Am I having a boy or a girl?
Once you find out you're officially pregnant, you start looking for the most accurate gender predictor test and ask yourself whether you are having a boy or a girl. Have you heard all the old wives' tales and wonder whether they are true or not? Did you hear that carrying narrow is a boy and carrying wide means a girl? Has your family said you look like you're carrying a girl .... or a boy? What do you think the baby is?
What is a gender predictor test?
There are many myths and other information on how to predict the baby's gender. By answering a few questions, we can help you predict the baby's gender.
Discovering your baby's sex is an exciting part of pregnancy, so let's do a little predicting! Note: This quiz is based on common pregnancy myths and is for fun purposes only.
Most Common Medical Tests to Predict the Baby's Gender
The most common medical tests to predict the baby's gender are: Cell-Free Fetal DNA Blood test, CVS (Chorionic Villi Sampling), Amniocentesis, Ultrasound (18+ weeks).
Everyone is interested to know what the baby's sex will be before birth. Below I explain the different ways (high tech, low tech, and no tech) to predict a baby's sex.
The High Tech Way to Predict Baby Gender
Noninvasive prenatal test (NIPT)
The NIPT or noninvasive prenatal testing is a blood test for mom-to-be and it can be done throughout pregnancy starting from as early as the 9th week of the pregnancy. The test checks for the presence or absence of the Y-chromosome. If the Y chromosome is present then the baby's sex is a boy, otherwise, it's a girl. However, the main reason to do this test is to check the baby's risk of chromosomal abnormalities including trisomy 21 (Down syndrome), trisomy 18 (Edwards syndrome) and trisomy 13 (Patau syndrome). The NIPT is a screening test, which means that if an abnormality is found, it must be confirmed with other tests such as CVS or amniocentesis.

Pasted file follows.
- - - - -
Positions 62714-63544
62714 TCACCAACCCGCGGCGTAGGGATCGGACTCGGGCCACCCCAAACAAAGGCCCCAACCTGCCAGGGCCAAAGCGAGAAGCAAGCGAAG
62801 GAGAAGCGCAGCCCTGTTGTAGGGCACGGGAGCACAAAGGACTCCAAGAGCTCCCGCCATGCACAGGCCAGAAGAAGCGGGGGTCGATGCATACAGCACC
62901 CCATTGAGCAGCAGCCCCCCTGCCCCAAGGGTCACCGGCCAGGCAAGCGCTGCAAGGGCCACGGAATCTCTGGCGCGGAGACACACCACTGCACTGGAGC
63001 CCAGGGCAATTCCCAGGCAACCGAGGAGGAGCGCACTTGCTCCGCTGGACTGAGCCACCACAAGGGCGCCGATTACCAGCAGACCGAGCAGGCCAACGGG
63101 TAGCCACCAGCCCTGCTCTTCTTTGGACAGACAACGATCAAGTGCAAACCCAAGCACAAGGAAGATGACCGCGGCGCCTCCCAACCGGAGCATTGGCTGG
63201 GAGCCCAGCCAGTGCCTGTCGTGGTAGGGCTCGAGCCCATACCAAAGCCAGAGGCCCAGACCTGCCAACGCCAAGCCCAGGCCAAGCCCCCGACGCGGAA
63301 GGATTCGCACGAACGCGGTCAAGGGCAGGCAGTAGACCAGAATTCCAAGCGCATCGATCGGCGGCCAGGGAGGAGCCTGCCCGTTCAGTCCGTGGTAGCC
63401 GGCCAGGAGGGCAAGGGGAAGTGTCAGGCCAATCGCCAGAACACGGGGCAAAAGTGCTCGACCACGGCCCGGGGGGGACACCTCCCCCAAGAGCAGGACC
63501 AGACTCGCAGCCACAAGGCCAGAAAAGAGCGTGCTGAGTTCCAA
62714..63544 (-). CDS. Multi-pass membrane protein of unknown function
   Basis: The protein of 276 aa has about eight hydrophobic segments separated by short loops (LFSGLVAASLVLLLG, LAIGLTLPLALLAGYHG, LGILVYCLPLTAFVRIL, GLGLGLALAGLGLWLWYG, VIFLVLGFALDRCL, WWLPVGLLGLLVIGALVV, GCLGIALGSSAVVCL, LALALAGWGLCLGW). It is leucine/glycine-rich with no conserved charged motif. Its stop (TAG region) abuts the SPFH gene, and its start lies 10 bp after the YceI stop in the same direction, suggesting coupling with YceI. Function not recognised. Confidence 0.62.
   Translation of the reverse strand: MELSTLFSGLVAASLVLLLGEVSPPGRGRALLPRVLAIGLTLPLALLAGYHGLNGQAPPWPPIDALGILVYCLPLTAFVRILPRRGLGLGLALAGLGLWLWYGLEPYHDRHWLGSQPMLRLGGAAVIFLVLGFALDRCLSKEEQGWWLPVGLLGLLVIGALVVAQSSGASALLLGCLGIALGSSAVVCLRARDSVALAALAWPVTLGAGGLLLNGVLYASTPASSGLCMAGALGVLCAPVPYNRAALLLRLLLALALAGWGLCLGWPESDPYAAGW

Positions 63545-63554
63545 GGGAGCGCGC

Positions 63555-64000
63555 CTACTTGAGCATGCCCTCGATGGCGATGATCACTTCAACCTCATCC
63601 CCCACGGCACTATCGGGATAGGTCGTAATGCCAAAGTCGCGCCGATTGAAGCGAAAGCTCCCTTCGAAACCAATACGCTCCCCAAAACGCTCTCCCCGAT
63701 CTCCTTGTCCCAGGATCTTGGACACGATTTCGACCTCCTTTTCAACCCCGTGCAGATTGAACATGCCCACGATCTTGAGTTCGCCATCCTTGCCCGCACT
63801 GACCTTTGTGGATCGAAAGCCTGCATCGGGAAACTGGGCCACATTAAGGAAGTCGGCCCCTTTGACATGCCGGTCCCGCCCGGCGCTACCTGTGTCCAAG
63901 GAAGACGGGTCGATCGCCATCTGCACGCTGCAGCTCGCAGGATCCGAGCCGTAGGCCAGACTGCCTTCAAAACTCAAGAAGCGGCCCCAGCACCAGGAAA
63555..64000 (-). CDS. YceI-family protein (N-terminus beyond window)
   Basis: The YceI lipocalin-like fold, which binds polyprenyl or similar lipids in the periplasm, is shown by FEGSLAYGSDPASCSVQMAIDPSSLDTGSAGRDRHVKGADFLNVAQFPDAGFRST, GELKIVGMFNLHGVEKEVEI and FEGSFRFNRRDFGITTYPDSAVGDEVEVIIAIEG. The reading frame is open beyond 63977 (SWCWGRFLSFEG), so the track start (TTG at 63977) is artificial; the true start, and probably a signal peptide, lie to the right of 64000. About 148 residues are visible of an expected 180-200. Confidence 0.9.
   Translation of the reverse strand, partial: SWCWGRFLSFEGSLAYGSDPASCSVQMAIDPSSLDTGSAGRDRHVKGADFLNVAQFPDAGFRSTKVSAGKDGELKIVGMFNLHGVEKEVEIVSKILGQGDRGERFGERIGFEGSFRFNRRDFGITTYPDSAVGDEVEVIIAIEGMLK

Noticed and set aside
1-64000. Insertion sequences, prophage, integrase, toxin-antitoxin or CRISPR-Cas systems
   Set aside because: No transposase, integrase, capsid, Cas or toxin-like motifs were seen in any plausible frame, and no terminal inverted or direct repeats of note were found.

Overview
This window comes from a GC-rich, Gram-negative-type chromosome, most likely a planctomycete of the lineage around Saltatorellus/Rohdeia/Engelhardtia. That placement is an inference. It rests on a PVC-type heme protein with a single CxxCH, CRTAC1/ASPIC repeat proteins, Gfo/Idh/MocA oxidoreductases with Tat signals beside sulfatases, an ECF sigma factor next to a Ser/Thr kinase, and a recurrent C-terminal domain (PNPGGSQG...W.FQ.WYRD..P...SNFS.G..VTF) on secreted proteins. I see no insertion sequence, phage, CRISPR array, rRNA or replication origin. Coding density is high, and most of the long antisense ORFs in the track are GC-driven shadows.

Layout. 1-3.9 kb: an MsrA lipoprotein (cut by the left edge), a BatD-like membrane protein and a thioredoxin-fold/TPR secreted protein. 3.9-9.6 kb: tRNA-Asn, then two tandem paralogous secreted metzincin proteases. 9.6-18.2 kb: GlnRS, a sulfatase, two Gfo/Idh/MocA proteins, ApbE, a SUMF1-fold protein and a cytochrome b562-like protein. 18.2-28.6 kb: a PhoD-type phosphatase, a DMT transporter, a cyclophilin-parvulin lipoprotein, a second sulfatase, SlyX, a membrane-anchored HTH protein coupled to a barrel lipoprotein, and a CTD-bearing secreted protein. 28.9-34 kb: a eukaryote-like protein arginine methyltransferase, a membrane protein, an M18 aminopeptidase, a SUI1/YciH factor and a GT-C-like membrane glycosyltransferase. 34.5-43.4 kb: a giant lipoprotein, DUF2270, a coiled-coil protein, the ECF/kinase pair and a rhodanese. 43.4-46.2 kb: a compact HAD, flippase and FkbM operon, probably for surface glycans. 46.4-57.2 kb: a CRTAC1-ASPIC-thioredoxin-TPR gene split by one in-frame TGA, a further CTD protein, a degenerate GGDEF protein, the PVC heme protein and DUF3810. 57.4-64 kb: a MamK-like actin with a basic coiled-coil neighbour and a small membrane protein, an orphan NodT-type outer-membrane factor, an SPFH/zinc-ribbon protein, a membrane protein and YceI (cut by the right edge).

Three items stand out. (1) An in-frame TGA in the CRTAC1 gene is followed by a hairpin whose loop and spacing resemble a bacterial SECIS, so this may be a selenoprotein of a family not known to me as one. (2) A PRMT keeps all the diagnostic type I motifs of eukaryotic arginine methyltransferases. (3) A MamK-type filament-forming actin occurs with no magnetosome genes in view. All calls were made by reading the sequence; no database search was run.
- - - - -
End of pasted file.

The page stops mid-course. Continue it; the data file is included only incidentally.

Chorionic Villus Sampling (CVS)
Chorionic villus sampling (CVS) is an invasive test done around 11-13 weeks of the pregnancy. A needle is inserted either through the abdomen or vaginally through the vagina with the help of ultrasound and a tiny portion of the placenta is removed and examined. The CVS reveals the baby's gender as well as chromosomal anomalies.
Amniocentesis, like CVS, is an invasive test. The amniocentesis is usually done around 16-18 weeks of the pregnancy with a needle inserted through the abdomen with ultrasound guidance. A small amount of amniotic fluid, about 10cc or less than 5-10% is removed and sent to the laboratory. The amniocentesis reveals the baby's gender as well as chromosomal anomalies.
An ultrasound is a noninvasive test usually done around 18-20 weeks of the pregnancy. As part of the anatomy screen, the technician and doctor will check between the baby's legs to confirm it there is labia (girl) or a penis/scrotum (boy). The ultrasound is not 100% accurate and mistakes have been known to have been made.
NIPT, CVS, amniocentesis are very reliable methods to determine the baby's sex. There are other methods, most of which are less reliable.
Baby-Gender Prediction Kits
There are different kinds of products sold directly to the customer promising to reveal the baby's sex. Some kits sold on Amazon test your urine for as low as $14.95. These are not really accurate as the technology to reliably determine the baby's sex from the mother's urine does not exist yet. Another test sold online is a blood test which claims to be the same as the NIPT test. The test costs about $80 and can be done after 9 weeks of the pregnancy and claims to be 99% accurate.
Predicting Baby Gender the Low-Tech Way
You can have fun learning the many old wives’ tales that focus on baby gender prediction. Of course, these are just for frivolous entertainment.